7. Don’t be that kid standing in the middle of a very crowded aisle looking at his phone researching the company for the very first time. Study the information before the fair so you are confident when approaching an employer. Be ready with a few questions to demonstrate your knowledge and interest in the company.
  8. Make the Office of Career Management your new best friend. Schedule a QUIC interview now so that you are QUIC certified before the Career Fair.
  9. Check out what else the Office of Career Management can help you with like resume critiquing and meetings with career consultants. https://www.youtube.com/watch?v=nZnu_RSbWw0#t=73
  10. Don’t have time to visit our office? Then look at this website to see cover letters, resumes, thank you letters and other written guides to effective and professional correspondence. http://fisher.osu.edu/offices/career-management/student-resources/undergraduate/job-search-handouts/
  11. Get connected. Update your LinkedIn for (hopefully) lots of employers to see. Remember your LinkedIn page doesn’t have to match your typical 1 page resume. Don’t be afraid to list more details than you normally would on a paper resume.
  12. Log onto FisherConnect and submit your most recent resume before September 9th!
  13. Download the OSU Career Fair+ app to research companies that will be attending the event!
  14. Don’t forget the little things! If you can’t iron your suit or you show up with wet hair it looks like you don’t have time for yourself, yet alone the company. Over 2,000 students will be showing up to this career fair, these companies have a lot to choose from- don’t make wrinkled ties or a short skirt keep you from getting an interview. And remember SMILE!
  15. Did you know that companies registered and PAID for this career fair back in June? It’s a free opportunity for Fisher students and companies know that it’s an amazing place to recruit. Be confident and take pride that you are a Buckeye!

Life Moves Pretty Fast

One of my all-time favorite movies is Ferris Bueller’s Big Day Off. My favorite line is “Life moves pretty fast. If you don’t stop and look around once in a while, you could miss it.” Even though it is only a movie quote, it is very true to me. It is so easy to get caught up in needing to do this or that. I can’t tell you how many times I get wrapped up in tasks, projects, or trying to be my best that I lose sight of the bigger picture.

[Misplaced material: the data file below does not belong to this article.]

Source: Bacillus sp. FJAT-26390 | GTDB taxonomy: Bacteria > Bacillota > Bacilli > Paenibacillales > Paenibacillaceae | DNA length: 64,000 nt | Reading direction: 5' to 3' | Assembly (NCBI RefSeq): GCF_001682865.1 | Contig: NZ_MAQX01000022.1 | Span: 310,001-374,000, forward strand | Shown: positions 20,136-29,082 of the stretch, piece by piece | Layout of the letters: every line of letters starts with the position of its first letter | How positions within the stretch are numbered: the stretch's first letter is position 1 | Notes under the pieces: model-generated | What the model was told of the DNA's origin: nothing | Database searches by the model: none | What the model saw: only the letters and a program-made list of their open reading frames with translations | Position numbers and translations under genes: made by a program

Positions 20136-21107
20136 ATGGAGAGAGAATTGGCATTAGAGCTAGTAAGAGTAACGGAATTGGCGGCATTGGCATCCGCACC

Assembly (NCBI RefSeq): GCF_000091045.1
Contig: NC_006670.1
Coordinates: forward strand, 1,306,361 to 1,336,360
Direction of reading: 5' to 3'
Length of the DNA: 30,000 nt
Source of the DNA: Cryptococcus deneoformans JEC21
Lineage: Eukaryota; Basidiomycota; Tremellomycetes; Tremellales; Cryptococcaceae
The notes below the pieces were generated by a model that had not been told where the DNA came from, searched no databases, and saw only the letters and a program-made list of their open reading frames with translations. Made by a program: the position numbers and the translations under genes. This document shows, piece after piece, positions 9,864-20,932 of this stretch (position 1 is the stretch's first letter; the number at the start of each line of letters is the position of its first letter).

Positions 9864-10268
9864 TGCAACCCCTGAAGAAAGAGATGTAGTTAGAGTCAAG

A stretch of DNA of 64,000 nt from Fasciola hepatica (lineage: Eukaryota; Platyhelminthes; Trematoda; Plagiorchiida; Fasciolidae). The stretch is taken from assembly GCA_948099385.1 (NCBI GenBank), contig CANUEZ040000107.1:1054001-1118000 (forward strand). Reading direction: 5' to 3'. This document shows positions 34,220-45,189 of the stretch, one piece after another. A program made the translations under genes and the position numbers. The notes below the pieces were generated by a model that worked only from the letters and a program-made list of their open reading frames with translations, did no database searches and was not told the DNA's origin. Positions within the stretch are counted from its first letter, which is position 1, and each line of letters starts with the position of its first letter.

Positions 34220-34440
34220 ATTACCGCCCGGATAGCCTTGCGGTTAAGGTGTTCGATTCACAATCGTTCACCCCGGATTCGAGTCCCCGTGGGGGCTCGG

Upon first arriving at work this morning, I got an email about completing my 2015 Self Evaluation Performance Review. Then it dawned on me; half of my internship was up. Just like that. Life was moving fast and I need to act fast before I miss it! So I figured while I take time reflecting on myself for my review, I would share my perspective with you.

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Key’s Mascot

 

In hindsight, I have learned more than I ever thought I would in the past 4 weeks. Whether it was learning how to evaluate risks or test controls in order to ensure that data and code cannot be manipulated to produce misrepresentative financial information. Through this learning I have been able to test multiple applications to contribute to the greater Information Technology General Control Team (ITGC) within the Risk Review Group(RRG).

On the other hand, I have explored other areas of interest. While digging a little deeper into risks and controls, I was able to see how code and programming can be used to leverage data in order to verify records from the lines of business. I have previously used Tableau, but it was interesting to see what products like IBM’s Cognos and SAS can offer the internal audit department of a bank.

Throughout my internship, Key has posed many unique opportunities. Meeting Beth Mooney, the CEO of KeyCorp, put the cherry on top. Beth has been an inspiration to me ever since I started getting to know Key. Not only is she a female CEO, she is also the most powerful woman in banking.( http://www.americanbanker.com/women-in-banking/gallery/the-25-most-powerful-women-in-banking-2014-1070053-1.html) When was the last time you met the most powerful anything? Being able to spontaneously run into Beth at a celebratory Key event was truly humbling. I feel so lucky that she spent a few moments connecting with me and a few other interns from RRG. I’m inspired to say the least.